John Perceval

1923 - 2000


Perceval is recognised as one of Australia's most talented living artists. He holds the Office of the Order of Australia. His work is held by all major public galleries. He has won the John McCaughey, Vizard Wholohan and was joint winner of the Wynne with Dairy Farm in 1960.

Perceval and his elder sister were born on a 2400 hectare wheat and sheep property in WA. His early childhood was disrupted by parental divorce and so he spent time between the two homes until 1935 when he settled with his mother and step father in Melbourne. His childhood was further disrupted in 1938 with a bout of polio which incapacitated him for over a year. During the war he became an active member of the Angry Penguins and married Mary Boyd. Most of his life has been spent in Melbourne although in the early sixties the Percevals spent two years in London living near the Boyds and Blackmans and then a further year in Canberra. In the late sixties Perceval recognised an alcohol dependency and subsequently spent periods in hospital.

Perceval's art is very painterly. He likes to produce series and when he works appears to literally attack the canvas. He said, "Children are the real world. I have fought adulthood all my life"^ and this perhaps best sums up the wonderful imagination and the unwavering clarity in vision he presents in so much of his work: the knowledge of youth - the surety of being right.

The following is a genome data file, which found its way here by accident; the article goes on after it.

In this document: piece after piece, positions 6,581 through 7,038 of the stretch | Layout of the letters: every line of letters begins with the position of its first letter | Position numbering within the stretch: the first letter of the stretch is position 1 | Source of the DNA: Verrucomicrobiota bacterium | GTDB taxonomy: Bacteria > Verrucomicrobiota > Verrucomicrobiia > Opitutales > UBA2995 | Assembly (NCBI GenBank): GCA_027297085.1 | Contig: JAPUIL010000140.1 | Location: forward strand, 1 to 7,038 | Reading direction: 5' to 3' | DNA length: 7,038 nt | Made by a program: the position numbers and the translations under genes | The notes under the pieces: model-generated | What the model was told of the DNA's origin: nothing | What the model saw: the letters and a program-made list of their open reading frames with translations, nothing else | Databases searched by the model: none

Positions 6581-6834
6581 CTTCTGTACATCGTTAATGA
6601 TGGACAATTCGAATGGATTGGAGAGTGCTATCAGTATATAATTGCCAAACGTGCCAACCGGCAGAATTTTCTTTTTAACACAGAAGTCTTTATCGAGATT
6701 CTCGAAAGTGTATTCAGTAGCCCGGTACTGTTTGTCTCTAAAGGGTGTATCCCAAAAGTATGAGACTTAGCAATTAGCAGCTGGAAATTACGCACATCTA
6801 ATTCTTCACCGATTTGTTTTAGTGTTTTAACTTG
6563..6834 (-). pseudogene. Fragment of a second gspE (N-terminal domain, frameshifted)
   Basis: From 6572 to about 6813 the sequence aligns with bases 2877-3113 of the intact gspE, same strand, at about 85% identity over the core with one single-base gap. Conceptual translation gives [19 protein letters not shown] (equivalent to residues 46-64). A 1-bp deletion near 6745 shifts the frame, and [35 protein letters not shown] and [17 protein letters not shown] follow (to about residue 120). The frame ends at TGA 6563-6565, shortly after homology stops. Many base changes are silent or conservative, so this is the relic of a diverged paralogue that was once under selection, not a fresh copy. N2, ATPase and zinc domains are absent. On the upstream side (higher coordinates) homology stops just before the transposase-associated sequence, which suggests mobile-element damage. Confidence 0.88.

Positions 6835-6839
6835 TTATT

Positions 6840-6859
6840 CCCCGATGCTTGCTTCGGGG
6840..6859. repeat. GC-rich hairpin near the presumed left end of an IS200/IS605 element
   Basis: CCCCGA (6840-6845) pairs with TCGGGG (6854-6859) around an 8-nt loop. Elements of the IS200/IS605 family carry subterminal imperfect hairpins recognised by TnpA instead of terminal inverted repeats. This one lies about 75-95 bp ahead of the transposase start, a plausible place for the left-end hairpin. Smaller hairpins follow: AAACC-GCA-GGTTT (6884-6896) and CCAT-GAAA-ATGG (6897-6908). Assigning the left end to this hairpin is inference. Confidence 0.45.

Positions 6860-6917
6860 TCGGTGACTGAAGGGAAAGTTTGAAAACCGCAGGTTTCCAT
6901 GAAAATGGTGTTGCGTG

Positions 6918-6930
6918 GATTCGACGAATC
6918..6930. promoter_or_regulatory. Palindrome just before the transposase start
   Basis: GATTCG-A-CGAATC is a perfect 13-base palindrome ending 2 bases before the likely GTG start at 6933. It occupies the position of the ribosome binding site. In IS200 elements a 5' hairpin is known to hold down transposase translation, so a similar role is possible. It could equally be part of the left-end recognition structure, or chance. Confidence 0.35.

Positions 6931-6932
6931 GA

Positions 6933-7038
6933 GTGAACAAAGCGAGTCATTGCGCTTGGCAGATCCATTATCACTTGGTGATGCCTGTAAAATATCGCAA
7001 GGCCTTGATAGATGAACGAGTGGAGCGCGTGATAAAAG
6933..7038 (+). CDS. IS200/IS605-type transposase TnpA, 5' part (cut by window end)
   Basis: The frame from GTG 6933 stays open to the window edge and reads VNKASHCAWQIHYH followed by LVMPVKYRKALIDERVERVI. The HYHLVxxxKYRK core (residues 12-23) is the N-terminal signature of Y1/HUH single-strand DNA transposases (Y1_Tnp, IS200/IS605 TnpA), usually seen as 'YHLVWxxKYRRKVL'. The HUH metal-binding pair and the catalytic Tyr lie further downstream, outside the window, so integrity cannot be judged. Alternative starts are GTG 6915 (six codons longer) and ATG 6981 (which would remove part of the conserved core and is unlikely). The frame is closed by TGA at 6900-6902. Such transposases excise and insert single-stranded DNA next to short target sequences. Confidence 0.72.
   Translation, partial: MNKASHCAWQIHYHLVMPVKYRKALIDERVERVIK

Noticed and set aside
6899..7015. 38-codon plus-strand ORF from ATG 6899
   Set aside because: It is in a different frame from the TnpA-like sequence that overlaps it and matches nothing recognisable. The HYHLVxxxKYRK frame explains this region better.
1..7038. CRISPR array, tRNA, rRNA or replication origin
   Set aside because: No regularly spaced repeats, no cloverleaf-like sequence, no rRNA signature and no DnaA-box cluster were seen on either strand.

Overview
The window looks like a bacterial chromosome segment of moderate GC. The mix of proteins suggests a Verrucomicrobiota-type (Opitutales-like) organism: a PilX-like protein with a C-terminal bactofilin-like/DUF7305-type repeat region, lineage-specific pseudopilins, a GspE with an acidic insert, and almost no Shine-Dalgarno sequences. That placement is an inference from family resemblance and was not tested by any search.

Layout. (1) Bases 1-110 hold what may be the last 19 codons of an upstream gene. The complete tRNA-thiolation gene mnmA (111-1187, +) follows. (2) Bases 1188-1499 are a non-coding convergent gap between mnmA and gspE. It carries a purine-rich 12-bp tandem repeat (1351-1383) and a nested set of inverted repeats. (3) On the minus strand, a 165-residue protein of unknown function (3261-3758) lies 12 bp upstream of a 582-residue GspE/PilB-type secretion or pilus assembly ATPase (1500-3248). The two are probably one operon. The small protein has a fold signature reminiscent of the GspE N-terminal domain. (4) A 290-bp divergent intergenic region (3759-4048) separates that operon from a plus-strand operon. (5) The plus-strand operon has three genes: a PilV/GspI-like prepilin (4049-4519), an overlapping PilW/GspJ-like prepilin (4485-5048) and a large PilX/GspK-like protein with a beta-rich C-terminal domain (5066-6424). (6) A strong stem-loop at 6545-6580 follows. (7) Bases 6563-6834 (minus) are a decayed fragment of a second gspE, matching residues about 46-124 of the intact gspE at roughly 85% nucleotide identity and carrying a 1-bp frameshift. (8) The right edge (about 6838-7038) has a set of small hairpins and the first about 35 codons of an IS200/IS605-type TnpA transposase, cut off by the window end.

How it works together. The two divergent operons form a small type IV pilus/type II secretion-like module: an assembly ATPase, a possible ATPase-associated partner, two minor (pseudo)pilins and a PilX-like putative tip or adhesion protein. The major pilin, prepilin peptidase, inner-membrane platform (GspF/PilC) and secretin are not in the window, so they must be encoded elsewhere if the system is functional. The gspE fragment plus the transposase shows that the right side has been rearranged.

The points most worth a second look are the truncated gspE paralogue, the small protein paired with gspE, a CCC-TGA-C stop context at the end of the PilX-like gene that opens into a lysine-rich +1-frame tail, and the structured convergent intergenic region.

An early influence on Perceval was Arnold Shore, who he met as a teenager and was interested in the heavily laden brush of unmixed colour used by Van Gogh. Other notable influences are Bosch, Brueghel, Tintoretto, El Greco, Rembrandt, Hogarth and Blake and as with many artists a lot of the work has reference to personal and childhood experience. Perceval covers most genres; his work includes landscapes, such as the Williamstown Series, religious and irreverent themes and some portraiture. His best periods are the forties and fifties when his paintings included The Nightmare and Mask Series, master-pieces like Negroes at Night, 1944, and Woman Pushing a Boy with Polio, 1943 where he uses repetitive brush strokes with each stroke laid side by side as seen in work by some of the Fauves. In the fifties, Perceval painted the Gaffney Creek Landscapes and the humorous Goat in a Cabbage Patch, 1956 where he uses many different textures of brushstroke as well as the drip application in quite illogical colours, which enhances surface quality.

Perceval is also a gifted ceramicist. The Angels are wonderful, small (22-48 cm) and exquisitely delicate, in contrast to the loose brush-stroke, spontaneous and often crude appliance seen in the paintings. Like Rembrandt, he brings these heavenly creatures down to earth and accompanies them with what Kenneth Clark has called the "life giving roughage of the grotesque".^^ Perceval said inspiration came from his kids, myth and life.

^Reid, B., Of Dark and Light the Art of Perceval, National Gallery of Victoria Melbourne, 1992, p3

^^Reid, B., Of Dark and Light the Art of Perceval, National Gallery of Victoria Melbourne, 1992, p24


Reid, B., Of Dark and Light the Art of Perceval, National Gallery of Victoria Melbourne, 1992